Total Knee Replacement Anesthesia
Prior to your surgery for total knee replacement, you will be given anesthesia. This way, you will feel no pain during the procedure. There are two types of anesthesia for total knee replacement: spinal and general. Spinal anesthesia is injected into your lower back, while general anesthesia is given through your IV and puts you to sleep during the surgery.
Anesthesia is used to eliminate the pain felt during a procedure. For total knee replacement surgery anesthesia, the two most commonly used types are spinal or general anesthesia.
With spinal anesthesia, your anesthesiologist will inject medicine into your lower back. To make the placement of the needle easier, you will be asked to either lie on your side, curled up, or to sit on the side of the table, hunched forward. You will also receive medicine that makes you feel relaxed or sleepy. Although the spinal anesthesia will take away all sensation of pain, you might still feel some pressure and movement during the surgery.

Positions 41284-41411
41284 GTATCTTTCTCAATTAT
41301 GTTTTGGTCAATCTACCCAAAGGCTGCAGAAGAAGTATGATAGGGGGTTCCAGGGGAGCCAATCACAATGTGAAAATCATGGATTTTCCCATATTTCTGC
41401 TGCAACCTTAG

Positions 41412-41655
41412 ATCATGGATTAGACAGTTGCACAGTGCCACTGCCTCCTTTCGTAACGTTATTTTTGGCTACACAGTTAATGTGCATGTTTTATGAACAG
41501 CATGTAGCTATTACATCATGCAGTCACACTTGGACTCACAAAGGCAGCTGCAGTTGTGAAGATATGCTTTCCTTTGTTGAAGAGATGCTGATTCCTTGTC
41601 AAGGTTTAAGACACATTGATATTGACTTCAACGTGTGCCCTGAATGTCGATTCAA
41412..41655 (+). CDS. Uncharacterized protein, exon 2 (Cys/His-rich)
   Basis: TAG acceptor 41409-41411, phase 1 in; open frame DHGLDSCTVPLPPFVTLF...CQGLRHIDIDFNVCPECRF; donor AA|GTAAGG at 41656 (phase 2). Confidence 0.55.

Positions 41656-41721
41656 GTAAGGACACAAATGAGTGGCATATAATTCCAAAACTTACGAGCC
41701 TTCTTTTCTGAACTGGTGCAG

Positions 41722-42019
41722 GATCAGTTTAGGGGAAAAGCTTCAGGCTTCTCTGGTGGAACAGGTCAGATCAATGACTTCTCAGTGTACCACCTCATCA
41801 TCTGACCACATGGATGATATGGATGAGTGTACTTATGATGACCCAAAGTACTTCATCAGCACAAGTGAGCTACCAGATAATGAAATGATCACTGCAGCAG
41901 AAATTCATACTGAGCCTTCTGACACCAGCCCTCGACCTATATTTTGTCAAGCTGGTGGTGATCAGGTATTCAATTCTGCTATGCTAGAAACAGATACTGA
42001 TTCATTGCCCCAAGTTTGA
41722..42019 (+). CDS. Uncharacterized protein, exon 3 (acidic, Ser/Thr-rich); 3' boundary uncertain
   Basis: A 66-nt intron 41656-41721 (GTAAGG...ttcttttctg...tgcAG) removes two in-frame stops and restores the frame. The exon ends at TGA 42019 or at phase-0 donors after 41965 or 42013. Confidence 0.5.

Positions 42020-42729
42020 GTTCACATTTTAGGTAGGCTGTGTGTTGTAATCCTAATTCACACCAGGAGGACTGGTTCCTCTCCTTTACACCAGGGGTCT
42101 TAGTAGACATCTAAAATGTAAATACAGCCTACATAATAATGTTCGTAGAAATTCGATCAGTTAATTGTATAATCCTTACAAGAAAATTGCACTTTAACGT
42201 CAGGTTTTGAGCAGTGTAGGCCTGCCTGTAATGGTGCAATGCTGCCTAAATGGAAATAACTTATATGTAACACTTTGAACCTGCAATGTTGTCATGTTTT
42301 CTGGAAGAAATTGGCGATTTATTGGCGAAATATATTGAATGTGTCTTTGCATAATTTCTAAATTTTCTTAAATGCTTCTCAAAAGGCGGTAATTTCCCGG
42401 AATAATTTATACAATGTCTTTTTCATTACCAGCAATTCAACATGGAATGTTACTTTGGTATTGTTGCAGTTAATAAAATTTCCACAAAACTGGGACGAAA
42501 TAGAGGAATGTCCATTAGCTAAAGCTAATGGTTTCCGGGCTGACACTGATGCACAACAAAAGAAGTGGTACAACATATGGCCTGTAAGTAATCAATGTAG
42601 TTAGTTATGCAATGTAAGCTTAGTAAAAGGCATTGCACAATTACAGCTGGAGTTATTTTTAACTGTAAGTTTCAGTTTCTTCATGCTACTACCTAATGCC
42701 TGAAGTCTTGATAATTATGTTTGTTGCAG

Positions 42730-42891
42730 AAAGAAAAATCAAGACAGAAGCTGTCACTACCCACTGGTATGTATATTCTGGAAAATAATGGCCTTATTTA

The other option is general anesthesia. This type uses medication to put you into a deep sleep so that you are not aware of any pain, pressure, or movement during the knee replacement surgery.
In order to do this, you will first be asked to breathe through an oxygen mask. Then you will be given medications through your IV, which will cause you to feel pleasantly relaxed, and you will slowly drift off to sleep. After you are sound asleep, a breathing tube will be placed into your windpipe to assist with your breathing throughout the surgery. Your anesthesiologist and anesthesia care team will give you other medications as required during your surgery through your IV.
You will talk to the anesthesiologist prior to the surgery, and any questions or concerns you have regarding the choice or effects of anesthesia can be discussed at that time.